Stroke Recovery: How to Care for an Elderly Relative

Stroke Recovery: How to Care for an Elderly Relative

October 1, 2021

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Providing care for someone you love or care about is a rewarding act, but it can be incredibly daunting too. This is especially true if they have just experienced a stroke. Everyone’s recovery process is different, and you probably have some concerns about how you can provide the best care for your loved one. As a caregiver, you need to balance your priorities so that you can offer your loved ones the care they deserve while taking care of your own needs too. Here are a few tips to help you care for a stroke survivor.

Remove Hazards at Home

Keeping the home hazard-free is a fundamental step in caring for an elderly person recovering from a stroke. In the United States, the number one cause of injury for senior citizens is trips and falls. As a person gets older, their level of mobility deteriorates, and their spatial awareness gets worse. Going through the house and removing potential hazards can keep your loved one safe. You might also want to start using a GPS tracker for elderly people in case they do fall and need urgent assistance. The Centers for Disease Control and Prevention (CDC) has created an easy-to-follow Home Fall Prevention Checklist. Using this checklist and making small changes can help keep your elderly relative safe from harm.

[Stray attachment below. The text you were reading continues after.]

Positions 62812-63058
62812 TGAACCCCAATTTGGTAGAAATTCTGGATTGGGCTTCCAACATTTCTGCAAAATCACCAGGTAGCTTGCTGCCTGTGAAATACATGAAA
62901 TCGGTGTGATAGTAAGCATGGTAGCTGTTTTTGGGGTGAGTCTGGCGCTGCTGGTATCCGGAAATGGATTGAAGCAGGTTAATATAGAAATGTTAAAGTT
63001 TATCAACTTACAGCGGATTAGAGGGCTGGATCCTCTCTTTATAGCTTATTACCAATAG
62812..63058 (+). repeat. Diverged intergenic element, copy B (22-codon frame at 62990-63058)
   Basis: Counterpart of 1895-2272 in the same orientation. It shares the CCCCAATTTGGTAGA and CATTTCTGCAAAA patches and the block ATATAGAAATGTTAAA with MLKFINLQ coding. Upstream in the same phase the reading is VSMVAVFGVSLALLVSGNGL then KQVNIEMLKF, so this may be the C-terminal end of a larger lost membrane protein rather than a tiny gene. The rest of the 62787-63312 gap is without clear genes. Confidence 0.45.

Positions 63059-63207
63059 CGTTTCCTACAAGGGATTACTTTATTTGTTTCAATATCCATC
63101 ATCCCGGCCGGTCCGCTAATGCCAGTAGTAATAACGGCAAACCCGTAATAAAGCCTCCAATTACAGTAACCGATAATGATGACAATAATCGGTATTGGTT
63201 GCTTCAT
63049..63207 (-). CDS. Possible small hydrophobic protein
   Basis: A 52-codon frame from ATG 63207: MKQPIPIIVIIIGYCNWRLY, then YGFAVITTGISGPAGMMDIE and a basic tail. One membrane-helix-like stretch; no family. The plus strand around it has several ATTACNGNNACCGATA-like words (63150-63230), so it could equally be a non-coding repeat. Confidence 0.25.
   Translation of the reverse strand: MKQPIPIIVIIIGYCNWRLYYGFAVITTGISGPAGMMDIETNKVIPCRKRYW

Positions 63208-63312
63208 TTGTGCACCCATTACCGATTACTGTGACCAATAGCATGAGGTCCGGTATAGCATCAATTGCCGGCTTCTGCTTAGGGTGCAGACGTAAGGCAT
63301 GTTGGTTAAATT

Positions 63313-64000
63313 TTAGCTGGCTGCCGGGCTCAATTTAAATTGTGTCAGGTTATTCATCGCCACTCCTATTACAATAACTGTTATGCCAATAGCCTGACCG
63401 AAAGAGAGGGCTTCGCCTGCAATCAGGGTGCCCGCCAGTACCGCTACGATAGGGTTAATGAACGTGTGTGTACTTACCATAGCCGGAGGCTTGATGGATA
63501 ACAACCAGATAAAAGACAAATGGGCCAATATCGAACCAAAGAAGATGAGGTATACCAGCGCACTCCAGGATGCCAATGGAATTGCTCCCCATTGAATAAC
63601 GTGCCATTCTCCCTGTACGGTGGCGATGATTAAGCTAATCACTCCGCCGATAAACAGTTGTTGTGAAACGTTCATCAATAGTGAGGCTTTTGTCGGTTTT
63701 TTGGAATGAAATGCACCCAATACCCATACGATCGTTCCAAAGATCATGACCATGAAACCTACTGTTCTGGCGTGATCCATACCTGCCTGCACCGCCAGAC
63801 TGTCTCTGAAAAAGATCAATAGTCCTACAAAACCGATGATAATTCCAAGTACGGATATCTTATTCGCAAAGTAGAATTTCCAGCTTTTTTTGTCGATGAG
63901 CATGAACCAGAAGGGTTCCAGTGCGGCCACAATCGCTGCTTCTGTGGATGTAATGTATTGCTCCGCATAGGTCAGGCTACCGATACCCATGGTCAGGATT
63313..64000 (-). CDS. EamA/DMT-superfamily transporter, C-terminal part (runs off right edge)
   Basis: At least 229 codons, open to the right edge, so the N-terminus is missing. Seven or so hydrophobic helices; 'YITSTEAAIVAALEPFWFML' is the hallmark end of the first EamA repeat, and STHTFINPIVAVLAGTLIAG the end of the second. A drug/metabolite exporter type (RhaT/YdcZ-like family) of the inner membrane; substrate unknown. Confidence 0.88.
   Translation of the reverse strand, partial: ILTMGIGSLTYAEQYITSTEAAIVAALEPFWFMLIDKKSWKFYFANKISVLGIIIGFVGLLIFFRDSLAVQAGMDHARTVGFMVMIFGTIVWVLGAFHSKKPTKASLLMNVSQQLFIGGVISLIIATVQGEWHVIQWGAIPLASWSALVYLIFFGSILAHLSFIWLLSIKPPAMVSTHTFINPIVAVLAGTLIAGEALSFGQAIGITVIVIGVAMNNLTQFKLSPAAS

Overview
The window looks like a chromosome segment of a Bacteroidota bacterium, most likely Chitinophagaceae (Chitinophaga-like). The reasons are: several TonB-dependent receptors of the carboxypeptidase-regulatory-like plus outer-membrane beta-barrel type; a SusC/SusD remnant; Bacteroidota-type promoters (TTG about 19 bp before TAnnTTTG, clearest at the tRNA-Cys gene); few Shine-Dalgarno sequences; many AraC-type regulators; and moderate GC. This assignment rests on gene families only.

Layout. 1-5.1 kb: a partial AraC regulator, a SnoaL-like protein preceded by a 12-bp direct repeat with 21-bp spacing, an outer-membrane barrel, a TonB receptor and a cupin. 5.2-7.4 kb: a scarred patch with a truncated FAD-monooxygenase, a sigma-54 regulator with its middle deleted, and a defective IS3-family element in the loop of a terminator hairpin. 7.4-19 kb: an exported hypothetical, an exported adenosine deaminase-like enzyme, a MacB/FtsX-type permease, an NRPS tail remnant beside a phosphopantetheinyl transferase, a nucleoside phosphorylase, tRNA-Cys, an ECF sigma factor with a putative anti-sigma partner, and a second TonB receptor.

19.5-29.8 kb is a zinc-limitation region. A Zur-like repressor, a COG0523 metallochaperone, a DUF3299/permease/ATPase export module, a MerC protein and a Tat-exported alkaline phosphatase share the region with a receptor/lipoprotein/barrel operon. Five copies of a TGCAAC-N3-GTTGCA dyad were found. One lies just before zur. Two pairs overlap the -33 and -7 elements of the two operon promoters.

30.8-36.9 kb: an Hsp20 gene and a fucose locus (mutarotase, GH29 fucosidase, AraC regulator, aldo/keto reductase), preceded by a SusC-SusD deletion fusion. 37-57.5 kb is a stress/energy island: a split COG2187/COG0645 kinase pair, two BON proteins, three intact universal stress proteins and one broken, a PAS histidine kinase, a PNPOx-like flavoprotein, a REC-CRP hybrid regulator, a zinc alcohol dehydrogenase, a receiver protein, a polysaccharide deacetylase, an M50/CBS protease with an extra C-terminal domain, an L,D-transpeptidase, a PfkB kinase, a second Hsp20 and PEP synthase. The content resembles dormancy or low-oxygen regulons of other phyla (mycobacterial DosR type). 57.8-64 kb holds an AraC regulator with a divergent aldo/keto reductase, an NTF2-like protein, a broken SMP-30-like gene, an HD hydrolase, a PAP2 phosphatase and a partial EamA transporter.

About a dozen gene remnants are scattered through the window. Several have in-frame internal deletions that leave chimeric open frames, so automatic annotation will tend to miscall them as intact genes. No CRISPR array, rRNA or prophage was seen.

Establish a Daily Routine

Coping with a stroke can feel easier if your loved one establishes a daily routine. Take note of the activities of daily life your elderly relative can perform autonomously, the skills they need to relearn, and the tasks they need help with. Create a list of small actions they need to do to relearn certain functions and schedule in short but frequent time slots for them to practice.

Stroke Recovery: How to Care for an Elderly Relative

Dysphagia after a Stroke

Dysphagia is a medical name for swallowing difficulties, and it is common for stroke survivors to experience this condition to a certain degree. When not managed properly, it can lead to pneumonia, poor nutrition, and dehydration. If your loved one has some form of dysphagia, a speech and language therapist (SLT) can put together a treatment plan to help them cope with the condition.

In addition to the plan, the SLT can make dietary recommendations to ensure your loved one gets a balanced diet. This could include meal preparation techniques, the easiest foods to swallow, meal replacement packets, and food thickeners. SimplyThick is a thickening gel that can be added to hot and cold liquids. It is easy to mix into fluids and helps make them more palatable.

Look Out for Signs of Depression

After someone has had a stroke, they may experience bouts of depression. With 30 to 50 per cent of stroke survivors experiencing some level of depression post-stroke, it is important to be aware that this could happen to your loved one. It is tough to see a loved one go through this illness, and going through depression can also hinder their recovery and rehabilitation. If you think your relative is showing signs of depression, consult their doctor and encourage them to speak with a professional.

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